Interview

Uno from Scoopex

Von am 13.10.2015 um 21:25 Uhr | 0

We hunted down Mikael B. from Sweden aka Uno from Scoopex to ask him a few questions about his graphics on the Amiga.

Why did you choose the name Uno?

A combo between No.1=Uno and actually claiming to be No.1. I guess I thought it was clever. I was very young.

What comes to your mind when you think about those (scene-) times?

Very happy times, very creative people. Very modernist. I quite liked it and am glad I partook.

Looking back, what do you think about the C64 and Amiga?

What was the other option? Atari? I can't quite remember. The Amiga was a fantastic tool, it has clearly earned it's place in history. I'm quite sure the Smithsonian has a section dedicated to it.

Scoopex Logo by Uno of Scoopex

You were a member of Scoopex, one of the most well-known demogroups on the Amiga. Can you explain to outsiders what it meant to be part of this group back then?

There was prestige involved, surely. Funnily enough I'm yet to bring it up to impress a girl. For one thing it meant meeting a lot of interesting people at copy parties. I particularly liked my visit to Scoopex Finland. What a welcome! The police appeared at the scene after numerous pieces of furniture were thrown out of the windows of the rented school. I still had a perfectly fantastic time. Great people.

Are you still in touch with anyone from the scene these days?

No. Not until quite recently.

Fusion Logo by Uno of Scoopex

Many consider your logos some of the best ever made back then in the so called demoscene. What does Uno think of his work himself?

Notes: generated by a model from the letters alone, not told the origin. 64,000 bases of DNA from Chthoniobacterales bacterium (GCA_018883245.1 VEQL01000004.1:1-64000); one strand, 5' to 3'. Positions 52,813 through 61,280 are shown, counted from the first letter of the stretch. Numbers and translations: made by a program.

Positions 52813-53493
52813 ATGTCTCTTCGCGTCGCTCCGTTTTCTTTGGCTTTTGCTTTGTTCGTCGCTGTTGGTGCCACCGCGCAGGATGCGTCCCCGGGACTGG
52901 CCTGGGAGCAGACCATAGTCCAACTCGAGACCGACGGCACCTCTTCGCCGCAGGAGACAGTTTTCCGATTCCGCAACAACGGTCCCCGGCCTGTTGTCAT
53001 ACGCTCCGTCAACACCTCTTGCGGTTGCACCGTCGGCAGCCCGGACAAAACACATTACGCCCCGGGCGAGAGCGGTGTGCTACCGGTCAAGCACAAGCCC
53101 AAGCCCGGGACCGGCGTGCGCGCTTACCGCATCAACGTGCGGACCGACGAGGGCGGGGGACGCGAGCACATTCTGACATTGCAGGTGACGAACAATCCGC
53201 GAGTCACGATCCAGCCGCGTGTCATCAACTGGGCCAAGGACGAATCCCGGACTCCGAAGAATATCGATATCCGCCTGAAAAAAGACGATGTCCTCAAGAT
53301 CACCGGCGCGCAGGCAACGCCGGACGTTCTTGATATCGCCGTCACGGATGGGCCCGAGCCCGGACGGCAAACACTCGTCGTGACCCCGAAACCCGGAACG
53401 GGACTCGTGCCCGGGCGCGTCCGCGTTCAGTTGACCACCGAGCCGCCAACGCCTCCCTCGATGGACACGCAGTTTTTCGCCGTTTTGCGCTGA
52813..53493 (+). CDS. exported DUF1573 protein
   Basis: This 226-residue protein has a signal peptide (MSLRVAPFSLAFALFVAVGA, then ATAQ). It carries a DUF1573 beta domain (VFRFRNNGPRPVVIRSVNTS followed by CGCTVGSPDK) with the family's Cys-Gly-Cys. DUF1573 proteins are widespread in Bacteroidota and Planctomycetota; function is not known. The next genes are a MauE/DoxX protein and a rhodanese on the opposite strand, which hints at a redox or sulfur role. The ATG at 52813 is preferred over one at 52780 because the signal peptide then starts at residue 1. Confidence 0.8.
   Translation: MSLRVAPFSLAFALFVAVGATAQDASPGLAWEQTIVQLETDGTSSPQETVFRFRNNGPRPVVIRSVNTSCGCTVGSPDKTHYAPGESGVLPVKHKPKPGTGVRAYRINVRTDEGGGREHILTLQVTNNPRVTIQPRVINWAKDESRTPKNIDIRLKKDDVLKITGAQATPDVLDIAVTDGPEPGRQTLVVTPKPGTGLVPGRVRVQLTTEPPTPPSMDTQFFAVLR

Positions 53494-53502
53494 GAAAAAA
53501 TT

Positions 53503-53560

I was very happy to do the logos because it often meant I got to use a lot of colors. Most of the things I ever did on the Amiga was stuff for possible games or some more artistic stuff, not quite useful in demos. I was happy to oblige to most people who wanted a logo. Also when you did logos you could sharpen your skills on shading, dithering and such. Also different light effects and perspectives, it really was quite tricky, getting the pixels in their right place. I'd please advise to look at the logos I've done through the contemporary screens. They could only look better.

I have this disease where my eye spots every not perfectly smoothed edge or perfectly shaded area when it comes to images on computers. And there's a lot of those. I blame the Amiga.

Did you start a professional career as a graphic designer after Amiga?

No, but I have a renewed interest in 2-D animation.

What is Uno doing these days?

Struggling with email. Could we do these via fax? Postcards?

Any final words?

I'd like to say hello and thank you to all the great people I met during this particular period of time. I hope you are all well.


You can find more artwork from Uno and others in our collection of the best Logos from the Commodore Amiga scene.